Anti-arthritic effect of bee venom

Agents Actions. 1979 Jun;9(2):205-11. doi: 10.1007/BF02024736.


Bee venom, administered subcutaneously, suppressed the development of carrageenan-induced paw edema and adjuvant arthritis in the rat in a dose-related manner. A single dose of bee venom administered subcutaneously the day before or on the day of injection of complete Freund's adjuvant (CFA) effectively suppressed the development of polyarthritis. This suppressive effect decreased progressively as dosing was delayed. Bee venom was found to be most effective when mixed and injected (sub-plantar) together with CFA, the disease-inducing agent. Similarly, antigens such as egg albumin, when incorporated into CFA, and injected into the hind paw, prevented the development of arthritis. These results suggest that at least two mechanisms are involved in the anti-arthritic action of bee venom: (1) alteration of the immune response, probably via antigen competition, and (2) an anti-inflammatory action via corticosteroids or through an as yet undetermined mechanism.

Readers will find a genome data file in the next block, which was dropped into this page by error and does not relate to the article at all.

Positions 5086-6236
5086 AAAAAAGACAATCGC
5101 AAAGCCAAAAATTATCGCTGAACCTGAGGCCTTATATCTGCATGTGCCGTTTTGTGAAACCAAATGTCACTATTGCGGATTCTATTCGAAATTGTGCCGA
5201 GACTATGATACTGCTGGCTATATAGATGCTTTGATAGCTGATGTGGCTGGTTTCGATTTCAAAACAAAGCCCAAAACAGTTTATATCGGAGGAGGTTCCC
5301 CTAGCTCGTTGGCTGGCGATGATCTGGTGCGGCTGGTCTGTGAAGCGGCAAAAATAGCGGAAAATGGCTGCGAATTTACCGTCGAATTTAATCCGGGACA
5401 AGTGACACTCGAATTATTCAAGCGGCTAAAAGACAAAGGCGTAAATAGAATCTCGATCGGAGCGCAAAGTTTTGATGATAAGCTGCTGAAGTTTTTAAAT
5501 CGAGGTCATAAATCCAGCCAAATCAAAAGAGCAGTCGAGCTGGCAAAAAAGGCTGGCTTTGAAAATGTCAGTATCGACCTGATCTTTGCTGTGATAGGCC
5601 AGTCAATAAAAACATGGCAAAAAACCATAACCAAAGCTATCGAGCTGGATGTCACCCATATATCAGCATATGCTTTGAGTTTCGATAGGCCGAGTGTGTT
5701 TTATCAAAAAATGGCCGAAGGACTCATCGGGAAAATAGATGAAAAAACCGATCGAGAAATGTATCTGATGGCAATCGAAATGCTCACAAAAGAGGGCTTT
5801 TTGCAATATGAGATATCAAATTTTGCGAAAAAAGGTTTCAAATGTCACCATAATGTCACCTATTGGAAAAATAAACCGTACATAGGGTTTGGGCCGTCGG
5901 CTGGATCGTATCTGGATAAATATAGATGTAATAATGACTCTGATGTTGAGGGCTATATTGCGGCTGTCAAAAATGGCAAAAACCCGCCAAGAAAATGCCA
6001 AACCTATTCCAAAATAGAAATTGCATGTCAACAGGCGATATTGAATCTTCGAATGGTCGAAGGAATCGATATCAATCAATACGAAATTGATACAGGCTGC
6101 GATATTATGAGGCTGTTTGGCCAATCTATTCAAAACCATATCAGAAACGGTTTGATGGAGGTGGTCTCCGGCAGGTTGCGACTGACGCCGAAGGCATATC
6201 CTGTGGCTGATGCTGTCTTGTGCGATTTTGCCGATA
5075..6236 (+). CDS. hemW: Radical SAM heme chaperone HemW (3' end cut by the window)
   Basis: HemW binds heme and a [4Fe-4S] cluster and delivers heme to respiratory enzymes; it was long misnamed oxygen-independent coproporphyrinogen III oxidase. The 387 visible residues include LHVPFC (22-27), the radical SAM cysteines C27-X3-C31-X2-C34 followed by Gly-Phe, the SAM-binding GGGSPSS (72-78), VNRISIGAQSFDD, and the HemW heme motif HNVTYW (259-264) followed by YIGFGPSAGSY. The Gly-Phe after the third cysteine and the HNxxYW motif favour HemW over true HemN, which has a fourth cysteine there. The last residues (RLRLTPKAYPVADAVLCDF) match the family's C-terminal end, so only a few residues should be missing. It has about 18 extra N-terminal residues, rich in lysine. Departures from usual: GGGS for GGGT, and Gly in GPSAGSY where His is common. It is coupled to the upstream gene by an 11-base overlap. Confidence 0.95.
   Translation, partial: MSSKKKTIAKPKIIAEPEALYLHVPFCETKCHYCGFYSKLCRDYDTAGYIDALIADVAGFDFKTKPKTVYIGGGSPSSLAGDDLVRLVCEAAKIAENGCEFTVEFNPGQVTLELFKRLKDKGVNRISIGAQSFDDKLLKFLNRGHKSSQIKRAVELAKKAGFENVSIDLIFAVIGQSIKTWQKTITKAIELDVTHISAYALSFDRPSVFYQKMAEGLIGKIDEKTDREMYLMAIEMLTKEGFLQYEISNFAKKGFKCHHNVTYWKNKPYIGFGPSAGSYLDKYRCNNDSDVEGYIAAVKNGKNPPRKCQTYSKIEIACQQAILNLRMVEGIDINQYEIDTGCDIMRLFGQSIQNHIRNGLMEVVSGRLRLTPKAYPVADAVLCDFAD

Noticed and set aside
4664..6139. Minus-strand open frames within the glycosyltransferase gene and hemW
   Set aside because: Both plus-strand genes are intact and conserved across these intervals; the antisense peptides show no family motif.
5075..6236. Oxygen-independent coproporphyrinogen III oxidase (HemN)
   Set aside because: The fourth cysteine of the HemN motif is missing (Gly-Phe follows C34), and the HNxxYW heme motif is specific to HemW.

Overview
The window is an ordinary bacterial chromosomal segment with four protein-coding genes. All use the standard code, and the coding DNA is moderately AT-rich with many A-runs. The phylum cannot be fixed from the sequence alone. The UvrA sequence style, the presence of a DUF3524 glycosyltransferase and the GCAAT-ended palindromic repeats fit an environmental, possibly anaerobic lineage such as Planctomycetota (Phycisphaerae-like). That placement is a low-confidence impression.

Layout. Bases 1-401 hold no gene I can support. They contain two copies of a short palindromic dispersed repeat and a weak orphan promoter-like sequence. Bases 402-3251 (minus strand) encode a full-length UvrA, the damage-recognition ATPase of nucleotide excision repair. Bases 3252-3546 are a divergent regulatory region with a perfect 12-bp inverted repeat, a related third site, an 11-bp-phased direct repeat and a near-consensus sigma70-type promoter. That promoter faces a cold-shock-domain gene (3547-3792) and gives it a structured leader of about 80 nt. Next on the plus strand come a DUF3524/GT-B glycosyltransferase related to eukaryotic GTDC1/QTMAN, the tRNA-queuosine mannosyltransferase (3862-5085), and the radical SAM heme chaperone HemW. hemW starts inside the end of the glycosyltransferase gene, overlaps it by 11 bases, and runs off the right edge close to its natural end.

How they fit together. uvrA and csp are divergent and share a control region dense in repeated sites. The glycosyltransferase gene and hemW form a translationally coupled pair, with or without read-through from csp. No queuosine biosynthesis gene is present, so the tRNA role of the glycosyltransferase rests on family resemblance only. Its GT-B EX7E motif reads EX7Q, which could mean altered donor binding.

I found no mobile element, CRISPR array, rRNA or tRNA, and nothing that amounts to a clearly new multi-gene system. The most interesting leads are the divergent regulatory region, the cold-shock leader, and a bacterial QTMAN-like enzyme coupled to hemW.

MeSH terms

  • Animals
  • Anti-Inflammatory Agents*
  • Arthritis / drug therapy*
  • Arthritis, Experimental / physiopathology
  • Bee Venoms / administration & dosage
  • Bee Venoms / pharmacology*
  • Carrageenan
  • Cyclophosphamide / pharmacology
  • Edema / chemically induced
  • Edema / physiopathology
  • Hydrocortisone / pharmacology
  • Male
  • Ovalbumin / pharmacology
  • Rats


  • Anti-Inflammatory Agents
  • Bee Venoms
  • Cyclophosphamide
  • Carrageenan
  • Ovalbumin
  • Hydrocortisone